Videos in classes

This semester, I have been teaching several archaeology courses, and I have definitely appreciated the value and power of showing different videos in class:

  • You get to cover more material in a short time. Whereas I may take 15 minutes to describe something in a lecture, a video can do it conveniently in 5 minutes.  As I have made my own YouTube videos, I have come to appreciate the care and detail taken with scripts, the ability to condense and efficiently deliver information, the ability to do multiple takes (instead of misspeaking in class), and the ability to draw on the interaction of images and a dynamic visual.
  • Even a silent video, such as this one of a water screw, quickly illustrates and helps you describe a dynamic action that would take far longer to explain without a video.
  • Students light up and become more engaged when they hear they will watch a video.
  • They allow you to take a “field trip” to places that may not be easily (or safely) accessible for your students, such as Pompeii, Babylon, or Giza.  This helps students understand sites better than static pictures allow.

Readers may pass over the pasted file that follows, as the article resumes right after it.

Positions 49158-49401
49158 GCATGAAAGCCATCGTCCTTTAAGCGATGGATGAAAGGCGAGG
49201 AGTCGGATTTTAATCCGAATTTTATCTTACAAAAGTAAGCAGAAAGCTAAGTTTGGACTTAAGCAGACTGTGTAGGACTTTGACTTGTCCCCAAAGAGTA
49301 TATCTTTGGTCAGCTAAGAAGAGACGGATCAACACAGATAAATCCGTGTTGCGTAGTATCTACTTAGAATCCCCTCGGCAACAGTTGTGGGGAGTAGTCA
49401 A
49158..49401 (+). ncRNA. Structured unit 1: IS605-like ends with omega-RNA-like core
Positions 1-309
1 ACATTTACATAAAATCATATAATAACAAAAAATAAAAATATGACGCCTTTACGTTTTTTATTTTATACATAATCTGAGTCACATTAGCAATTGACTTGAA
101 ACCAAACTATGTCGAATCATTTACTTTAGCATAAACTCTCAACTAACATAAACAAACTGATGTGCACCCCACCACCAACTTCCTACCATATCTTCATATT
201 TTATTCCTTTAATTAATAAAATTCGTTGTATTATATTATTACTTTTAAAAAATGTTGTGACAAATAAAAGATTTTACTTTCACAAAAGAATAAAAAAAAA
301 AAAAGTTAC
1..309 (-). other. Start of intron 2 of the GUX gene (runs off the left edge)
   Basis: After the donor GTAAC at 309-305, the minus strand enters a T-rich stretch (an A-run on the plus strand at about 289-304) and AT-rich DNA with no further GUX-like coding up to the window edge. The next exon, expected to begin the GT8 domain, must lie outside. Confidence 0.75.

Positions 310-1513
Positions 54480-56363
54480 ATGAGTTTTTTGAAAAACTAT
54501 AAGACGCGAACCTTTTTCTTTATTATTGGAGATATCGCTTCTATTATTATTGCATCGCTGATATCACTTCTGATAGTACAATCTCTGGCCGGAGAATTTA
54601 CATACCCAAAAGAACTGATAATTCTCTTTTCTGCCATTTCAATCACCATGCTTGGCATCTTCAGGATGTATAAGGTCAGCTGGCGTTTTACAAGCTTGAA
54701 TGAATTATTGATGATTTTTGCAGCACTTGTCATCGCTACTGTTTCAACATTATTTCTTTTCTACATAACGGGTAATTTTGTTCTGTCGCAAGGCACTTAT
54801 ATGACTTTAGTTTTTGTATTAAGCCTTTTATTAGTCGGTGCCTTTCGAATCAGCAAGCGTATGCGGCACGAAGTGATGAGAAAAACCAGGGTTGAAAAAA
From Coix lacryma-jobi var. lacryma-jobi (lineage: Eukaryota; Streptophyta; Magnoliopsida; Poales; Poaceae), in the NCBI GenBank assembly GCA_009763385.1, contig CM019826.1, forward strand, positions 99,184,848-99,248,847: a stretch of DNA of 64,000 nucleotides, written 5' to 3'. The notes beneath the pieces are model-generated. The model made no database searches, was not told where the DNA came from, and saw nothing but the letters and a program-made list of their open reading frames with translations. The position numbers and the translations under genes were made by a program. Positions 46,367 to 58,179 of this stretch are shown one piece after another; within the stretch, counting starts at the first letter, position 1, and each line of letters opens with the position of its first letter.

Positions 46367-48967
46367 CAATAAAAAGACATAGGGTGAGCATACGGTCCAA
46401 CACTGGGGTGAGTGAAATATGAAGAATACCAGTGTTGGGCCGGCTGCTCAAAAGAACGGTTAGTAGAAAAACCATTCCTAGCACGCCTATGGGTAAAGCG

• They allow you to showcase the process of archaeology.  For example, many documentaries about archaeological sites are framed around an archaeological project, so they often discuss methods or relevant issues (such as safety in present day Iraq).
  • Similarly, by focusing on a particular site or issue, documentaries often feature the expert on that site or issue.  If it’s a good, clear documentary, I’d prefer to offer my students the insights of the expert, straight from the horse’s mouth, as it were, instead of my summary. And, since it’s made for a public audience, the producers often make sure that the expert’s ideas are easily digestible.
  • They allow you to show dynamic 3-D reconstructions of various buildings. For example, this reconstruction of the house of Caecilius Iucundus in Pompeii combines wall paintings, artifacts, and architecture that are nearly impossible to assemble effectively in PowerPoint slides. This computer animation of the eruption of Mt. Vesuvius may also be a better way of explaining the eruption than a lecture, depending on your goals.
  • It allows you to engagingly cover material that may not excite you or that will not be engaging if told in lecture form.  For example, this video is far more entertaining than my description of the Olympic games.
  • They are relatively easy to find. With YouTube, NOVA, National Geographic, and many, many other sources, there is an abundance of videos out there on a variety of topics.

There is a key to this, though: you need to add an incentive for students to pay attention to and learn from the video. Make them fill out a worksheet–so they know what is fair game for tests and have good notes from the video–or quiz them with a PRS system right after the video.

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